The ‘PEP’ era begins

Only 26% of 401(k) plan sponsors say they are at least “somewhat interested” in joining a pooled employer plan (PEP), according to new report from Cerulli Associates.

The “PEP” rally is starting slowly. But we’re only a week into it.

As of January 1, 2021, unrelated employers—not bound by a common industry, trade union or even geographical locality— can join a single 401(k) plan, called a pooled employer plan (PEP). The bipartisan SECURE Act of 2019 amended labor law to make PEPs possible.

But only 26% of 401(k) plan sponsors say they are at least “somewhat interested” in joining a PEP, according to Cerulli’s new report, US Retirement Markets 2020: Exploring Opportunities in the Small Plan Market. Among sponsors of existing “micro” plans with under $5 million in assets, just over one-third (36%) had “no opinion” on the topic.

“This may be the sign of a knowledge gap related to PEPs in the lower end of the market,” said Shawn O’Brien, a Cerulli senior analyst, in a release. “When addressing smaller employers, more educational discussions related to the costs and benefits of PEPs may be in order.”

Recordkeepers, advisors, and asset managers also exhibit varying levels of interest in either sponsoring or joining a PEP. Some have already announced plans to launch a PEP in 2021. Others are taking a “wait and see” approach to PEP opportunities. About four in 10 (39%) would “consider participating in the PEP market if approached by an advisor or consultant.”

So far, Aon, Mercer and Principal Financial have announced their intent to act either as PPPs or as service providers within PEPs. But they are outliers. Fewer than one in five (17%) defined contribution (DC) recordkeepers say they are looking to become service providers within a PEP or intend to act as the umbrella or general contractor of a PEP by becoming a pooled plan provider (PPP).

Of the plan advisers who intend to sell PEPs to employers, the majority will target “micro” and “small” plans with $25 million or less in plan assets, as well as employers without an existing workplace retirement plan. For employers with no plan, PEPs will be “sold, not bought,” Cerulli believes.

It remains to be seen what proportion of companies joining PEPs will switch from an existing plan—and bring a pool of assets and participants with them to the PEP—and what proportion will not have previously had a plan.

To help close the retirement plan “coverage gap”—only about half of US full-time employees have access to a tax-favored workplace savings plan at any given time—PEPs will have to attract the latter type of company.

What’s in it for the employers? PEPs can relieve them from many of the administrative burdens associated with offering a standalone retirement plan, and reduce their costs by enabling them to purchase retirement plan services with greater economies of scale.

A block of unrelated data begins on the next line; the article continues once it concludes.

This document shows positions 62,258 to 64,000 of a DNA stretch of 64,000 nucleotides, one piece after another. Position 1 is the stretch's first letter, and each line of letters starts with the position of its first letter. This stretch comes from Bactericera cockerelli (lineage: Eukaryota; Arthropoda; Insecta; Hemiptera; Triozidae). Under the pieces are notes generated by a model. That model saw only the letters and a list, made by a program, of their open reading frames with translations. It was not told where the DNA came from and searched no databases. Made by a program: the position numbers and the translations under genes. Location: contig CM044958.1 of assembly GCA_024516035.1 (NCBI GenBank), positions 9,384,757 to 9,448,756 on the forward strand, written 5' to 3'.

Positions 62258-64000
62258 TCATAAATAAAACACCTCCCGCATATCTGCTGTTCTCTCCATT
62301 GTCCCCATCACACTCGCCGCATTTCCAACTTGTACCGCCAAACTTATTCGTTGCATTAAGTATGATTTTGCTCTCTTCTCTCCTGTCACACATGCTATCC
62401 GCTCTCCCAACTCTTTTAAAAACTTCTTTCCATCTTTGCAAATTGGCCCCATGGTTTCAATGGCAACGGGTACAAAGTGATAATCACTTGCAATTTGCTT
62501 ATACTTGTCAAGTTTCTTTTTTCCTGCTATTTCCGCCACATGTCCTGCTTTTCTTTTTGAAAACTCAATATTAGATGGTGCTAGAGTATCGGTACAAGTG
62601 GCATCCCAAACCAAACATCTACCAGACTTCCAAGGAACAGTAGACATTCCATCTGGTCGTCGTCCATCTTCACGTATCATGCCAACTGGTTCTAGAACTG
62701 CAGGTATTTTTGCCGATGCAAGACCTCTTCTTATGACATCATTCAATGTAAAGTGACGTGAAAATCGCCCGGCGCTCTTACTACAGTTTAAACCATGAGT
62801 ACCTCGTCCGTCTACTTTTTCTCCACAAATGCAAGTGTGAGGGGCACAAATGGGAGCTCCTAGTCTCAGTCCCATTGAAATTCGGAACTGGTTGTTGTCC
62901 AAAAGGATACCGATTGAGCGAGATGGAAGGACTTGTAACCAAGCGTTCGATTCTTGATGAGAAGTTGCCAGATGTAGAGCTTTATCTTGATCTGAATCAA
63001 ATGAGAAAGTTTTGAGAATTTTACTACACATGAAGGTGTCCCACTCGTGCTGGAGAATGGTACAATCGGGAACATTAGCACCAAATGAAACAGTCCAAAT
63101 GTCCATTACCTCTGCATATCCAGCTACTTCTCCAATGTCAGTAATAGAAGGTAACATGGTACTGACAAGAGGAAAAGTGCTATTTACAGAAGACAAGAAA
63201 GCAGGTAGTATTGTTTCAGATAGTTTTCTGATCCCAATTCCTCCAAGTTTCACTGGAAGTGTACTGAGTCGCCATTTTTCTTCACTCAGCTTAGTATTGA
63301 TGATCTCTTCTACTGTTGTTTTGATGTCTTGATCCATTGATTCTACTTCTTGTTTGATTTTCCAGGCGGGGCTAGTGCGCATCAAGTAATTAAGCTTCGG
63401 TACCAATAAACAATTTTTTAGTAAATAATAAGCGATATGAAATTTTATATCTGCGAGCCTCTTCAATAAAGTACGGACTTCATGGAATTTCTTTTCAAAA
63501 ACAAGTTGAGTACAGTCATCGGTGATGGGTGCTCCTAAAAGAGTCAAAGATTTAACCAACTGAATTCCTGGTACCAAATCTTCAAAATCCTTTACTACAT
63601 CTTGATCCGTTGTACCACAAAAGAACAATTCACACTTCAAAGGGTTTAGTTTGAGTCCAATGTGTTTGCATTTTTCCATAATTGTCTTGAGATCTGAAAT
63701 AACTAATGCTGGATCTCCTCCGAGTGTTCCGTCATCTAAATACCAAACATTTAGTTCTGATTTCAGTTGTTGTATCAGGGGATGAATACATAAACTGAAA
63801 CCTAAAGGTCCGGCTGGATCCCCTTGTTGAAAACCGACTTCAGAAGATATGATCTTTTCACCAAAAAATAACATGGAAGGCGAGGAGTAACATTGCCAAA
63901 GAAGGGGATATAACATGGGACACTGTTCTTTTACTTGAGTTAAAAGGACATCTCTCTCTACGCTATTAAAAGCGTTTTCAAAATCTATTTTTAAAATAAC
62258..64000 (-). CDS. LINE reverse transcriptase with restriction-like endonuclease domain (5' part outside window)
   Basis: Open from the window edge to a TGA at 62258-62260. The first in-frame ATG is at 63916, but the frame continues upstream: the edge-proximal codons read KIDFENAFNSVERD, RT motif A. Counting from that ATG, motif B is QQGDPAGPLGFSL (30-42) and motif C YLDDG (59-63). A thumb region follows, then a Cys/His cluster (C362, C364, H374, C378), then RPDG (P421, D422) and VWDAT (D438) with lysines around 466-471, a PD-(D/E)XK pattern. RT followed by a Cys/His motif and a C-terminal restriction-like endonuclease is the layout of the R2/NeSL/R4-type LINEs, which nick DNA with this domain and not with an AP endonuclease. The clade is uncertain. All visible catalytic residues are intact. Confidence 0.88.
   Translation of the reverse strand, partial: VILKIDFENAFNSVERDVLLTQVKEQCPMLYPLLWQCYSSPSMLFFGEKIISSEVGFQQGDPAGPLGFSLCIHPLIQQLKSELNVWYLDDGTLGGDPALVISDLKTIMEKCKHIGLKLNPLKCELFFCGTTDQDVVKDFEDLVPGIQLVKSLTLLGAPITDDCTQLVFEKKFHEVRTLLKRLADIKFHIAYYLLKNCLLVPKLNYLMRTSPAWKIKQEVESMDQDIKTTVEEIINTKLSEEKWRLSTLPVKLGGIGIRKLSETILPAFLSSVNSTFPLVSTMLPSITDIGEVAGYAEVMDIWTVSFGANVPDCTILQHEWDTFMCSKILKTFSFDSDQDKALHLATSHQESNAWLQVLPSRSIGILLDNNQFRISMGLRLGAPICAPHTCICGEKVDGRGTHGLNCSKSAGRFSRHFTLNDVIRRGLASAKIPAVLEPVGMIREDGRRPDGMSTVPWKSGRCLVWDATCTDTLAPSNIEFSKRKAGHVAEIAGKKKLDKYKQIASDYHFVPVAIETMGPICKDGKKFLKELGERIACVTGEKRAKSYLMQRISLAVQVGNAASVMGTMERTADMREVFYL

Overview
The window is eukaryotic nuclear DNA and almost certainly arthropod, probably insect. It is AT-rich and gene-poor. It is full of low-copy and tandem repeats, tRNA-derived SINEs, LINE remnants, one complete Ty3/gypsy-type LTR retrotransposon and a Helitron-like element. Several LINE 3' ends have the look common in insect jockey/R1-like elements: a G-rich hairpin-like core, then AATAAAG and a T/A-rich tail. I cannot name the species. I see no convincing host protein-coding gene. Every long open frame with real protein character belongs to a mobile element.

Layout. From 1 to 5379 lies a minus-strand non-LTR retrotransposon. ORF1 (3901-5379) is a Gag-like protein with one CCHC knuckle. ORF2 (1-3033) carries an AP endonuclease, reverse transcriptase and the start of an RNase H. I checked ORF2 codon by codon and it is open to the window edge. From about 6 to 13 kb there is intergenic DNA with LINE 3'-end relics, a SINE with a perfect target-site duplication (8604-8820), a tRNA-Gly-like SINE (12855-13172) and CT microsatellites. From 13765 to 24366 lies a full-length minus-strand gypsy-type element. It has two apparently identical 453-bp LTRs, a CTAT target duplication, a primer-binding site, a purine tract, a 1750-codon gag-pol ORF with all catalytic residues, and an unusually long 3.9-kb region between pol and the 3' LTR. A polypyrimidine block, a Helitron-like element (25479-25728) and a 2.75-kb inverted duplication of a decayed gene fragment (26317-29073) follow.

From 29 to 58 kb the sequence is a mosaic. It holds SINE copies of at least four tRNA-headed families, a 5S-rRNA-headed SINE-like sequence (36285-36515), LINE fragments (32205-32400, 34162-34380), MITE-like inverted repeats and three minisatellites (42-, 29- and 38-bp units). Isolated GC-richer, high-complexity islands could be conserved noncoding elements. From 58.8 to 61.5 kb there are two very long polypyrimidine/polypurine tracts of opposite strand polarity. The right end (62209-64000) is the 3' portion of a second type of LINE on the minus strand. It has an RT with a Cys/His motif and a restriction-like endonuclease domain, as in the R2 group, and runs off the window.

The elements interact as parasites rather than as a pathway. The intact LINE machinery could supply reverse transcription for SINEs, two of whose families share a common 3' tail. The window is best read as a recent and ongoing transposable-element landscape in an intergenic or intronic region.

“Small businesses often lack the benefits personnel and investment committees often housed within larger organizations,” O’Brien said. “Smaller plan sponsor clients aren’t necessarily looking for a best-of-breed custom target-date fund or a robust financial wellness program. Rather, they want a provider that can support them through the administrative challenges of offering a retirement plan.”

For providers, PEPs could be a vehicle for capturing more clients in the small plan market. For big asset managers, PEPs can aggregate many small pools of assets at small plans into pools of assets large enough to serve economically.

As recordkeepers, asset managers, third-party administrators (TPAs), and intermediaries navigate PEP opportunities, configuring an effective service model will be crucial. Cerulli suggests the flexibility around the type of individual or entity that may serve as a PPP, along with the range of fiduciary responsibilities involved in operating a PEP, could lead to a variety of models. “Providers considering the role of PPP need to be aware of the 3(16) fiduciary responsibilities involved,” said O’Brien. “Recordkeepers and TPAs are seemingly a natural fit for this role.”

PEPs aside, other providers have launched bundled solutions geared toward smaller plans to broaden their market presence and create new product distribution opportunities. Providers seeking to gain adoption in the small plan market must contend with the unique demands and constraints of small business employers and grasp the competitive differentiators specific to this market segment. Developing a simple, cost-conscious, easy-to-onboard 401(k) solution is merely the first step to succeeding in the small plan market, Cerulli said. Providers will also need to guide plan sponsors through some of the challenges associated with administering a retirement plan.

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